You only have to look at GTA to know that games based on real-world locations are an attractive proposition for players.
Get Even, a new title from the studio behind Painkiller, is recreating real-world locations. And for its other trick it’s realising them as entire VR spaces.
Wojciech Pazdur, lead designer at The Farm 51, talks about the Polish studio’s decision to work on VR for its new IP and what challenges it presented.
Why did you choose to add VR support to Get Even? What does the technology allow you to do?
Actually, we didn’t simply add VR support to Get Even, we rather wanted to build whole game utilising the idea of travelling through different levels of reality. Like in The Matrix movie, we try to create meta-fictional connection between the real world and the virtual world, and using the nested realities concept we allow players and game heroes to explore memories inside memories during their story campaigns.
To get this the in full, you need to imagine that real world where you live is just the highest layer of this construction, and putting the VR device on your head you aim to enter the other reality or someone else memory – what is basically the goal of every escapist experience in video game. But we expand this with allowance to use VR tools inside the game itself, being a game hero you can take the VR device as well and enter another world, then another, moving to deeper layers which all resemble your reality, but are influenced by the happening from other layers similarly to the idea of the Inception.
The other reason to use VR is our atypical world presentation technique. Instead of creating thousands of hand-modelled 3D assets, we focus on using real-world photogrammetrically scanned environments and their elements. It’s a great way to play with this "what is real" question, but it also allows us to create amazingly detailed sceneries that are not possible to be shaped with any other technique. And on the other side, feeling of immersion with VR system in these sceneries is incomparable to anything else. You can really feel like you could touch all these objects and your mind behaves like you’re there in real – in example you’re truly scared of falling from the cliff as yourself, not because of emotional connection to your game hero and some camera tricks that tries to make you believe it’s possible. We’re literally putting player into game hero’s shoes.
What are the biggest challenges of developing VR games compared to traditional ones? How have you overcome these?
There is a lot of challenges, especially on technical and design side, and to be honest I believe we still didn’t even found many of them.
First, the VR technologies are not finally fixed. The parameters and the quality of devices still evolve, what is great cause we may expect that consumer versions won’t suffer so much from latency or resolution issues as actual prototypes. But there’s still much more to be addressed. How many people realize that male and female brain has different sensitivity to some parameters of 3D object tracking and adjusting the quality of perception for one gender may affect the experience of the second one? VR tech producers have a long way in front of them, but what new prototypes show is very promising and I can’t wait until we can try the quality of final versions.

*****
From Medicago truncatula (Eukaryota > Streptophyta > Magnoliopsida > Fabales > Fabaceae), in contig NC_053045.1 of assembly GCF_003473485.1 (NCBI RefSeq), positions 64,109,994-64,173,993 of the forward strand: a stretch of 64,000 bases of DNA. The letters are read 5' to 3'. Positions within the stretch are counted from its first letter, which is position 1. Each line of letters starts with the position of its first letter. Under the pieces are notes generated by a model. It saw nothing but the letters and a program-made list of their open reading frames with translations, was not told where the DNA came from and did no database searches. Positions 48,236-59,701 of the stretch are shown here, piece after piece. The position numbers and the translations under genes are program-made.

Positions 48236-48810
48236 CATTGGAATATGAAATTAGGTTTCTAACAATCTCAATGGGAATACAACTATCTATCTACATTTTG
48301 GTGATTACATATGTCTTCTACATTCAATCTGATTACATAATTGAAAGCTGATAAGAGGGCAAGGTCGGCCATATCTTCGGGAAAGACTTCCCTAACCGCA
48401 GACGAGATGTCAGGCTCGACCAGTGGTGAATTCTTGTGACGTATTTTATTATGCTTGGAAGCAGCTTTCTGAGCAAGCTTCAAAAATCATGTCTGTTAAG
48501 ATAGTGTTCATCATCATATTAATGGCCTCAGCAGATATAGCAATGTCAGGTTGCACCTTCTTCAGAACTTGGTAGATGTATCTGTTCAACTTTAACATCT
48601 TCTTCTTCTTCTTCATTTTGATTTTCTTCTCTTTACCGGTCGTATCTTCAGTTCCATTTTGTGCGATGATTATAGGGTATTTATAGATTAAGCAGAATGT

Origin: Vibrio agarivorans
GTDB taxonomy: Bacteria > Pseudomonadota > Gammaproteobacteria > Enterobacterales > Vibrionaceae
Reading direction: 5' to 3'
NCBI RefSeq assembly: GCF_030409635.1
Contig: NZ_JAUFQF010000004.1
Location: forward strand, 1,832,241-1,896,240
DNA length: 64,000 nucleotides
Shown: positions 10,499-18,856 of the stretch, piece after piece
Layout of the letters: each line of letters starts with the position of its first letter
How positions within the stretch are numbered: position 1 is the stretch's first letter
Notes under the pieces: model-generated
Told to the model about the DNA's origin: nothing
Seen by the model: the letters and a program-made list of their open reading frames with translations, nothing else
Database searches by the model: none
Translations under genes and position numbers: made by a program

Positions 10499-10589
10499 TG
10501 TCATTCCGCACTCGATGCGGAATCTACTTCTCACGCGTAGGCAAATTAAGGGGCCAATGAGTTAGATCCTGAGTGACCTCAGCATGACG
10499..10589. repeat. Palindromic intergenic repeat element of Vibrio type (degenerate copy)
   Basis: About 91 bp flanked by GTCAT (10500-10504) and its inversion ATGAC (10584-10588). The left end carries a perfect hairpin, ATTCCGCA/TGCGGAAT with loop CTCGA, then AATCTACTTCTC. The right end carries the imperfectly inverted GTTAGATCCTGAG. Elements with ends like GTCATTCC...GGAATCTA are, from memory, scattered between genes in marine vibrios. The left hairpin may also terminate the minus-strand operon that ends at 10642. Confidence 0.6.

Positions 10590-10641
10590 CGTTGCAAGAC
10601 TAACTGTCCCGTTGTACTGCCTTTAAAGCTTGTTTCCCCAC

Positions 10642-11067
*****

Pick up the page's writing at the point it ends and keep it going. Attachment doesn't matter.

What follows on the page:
Second, the applications aimed at VR experience needs to be designed with completely different aspects in mind comparing to the non-VR games. I’d say designing VR game differs from designing classic 3D real-time app in similar aspects like designing 3D game differs from planning the movie. Our brain reacts to some inputs much stronger using VR device, so the speed and fluidity of movement plays a huge role, especially considering current devices imperfections. Even the head-up-displays like in-game messages have to be designed differently to not create perceptual artifacts.
There’s many more of immersion breakers, for example cinematic dialogue cutscenes, so commonly used to tell the stories in the past, tend to look very artificial even if (or maybe because of) sense of presence can be much stronger. When you go to the cinema and watch the conversation between Batman and Robin, you’d rather feel strange feeling your personal body placed inside the bat-cave as an intruder. (Shouldn’t alarms trigger some traps on you? Shouldn’t Robin notice you and ask what are you doing there?) So for the VR games it may be better to avoid switching the camera from game hero’s point of view to third person perspective and back, as well as not to notice you so often that it’s some fictional character you’re playing.
In Get Even, we’re building completely different narrative model to let you experience the story with VR-friendly methods, that won’t break the immersion, but rather move you closer to the emotions that we’d like to be passed. I used the words "experience the story” cause in VR game it’s all about this – you’re limited with options to tell about the events, you need to allow player to experience them. What is great in total, cause I believe for video games it’s much better to make you a participant, not a viewer.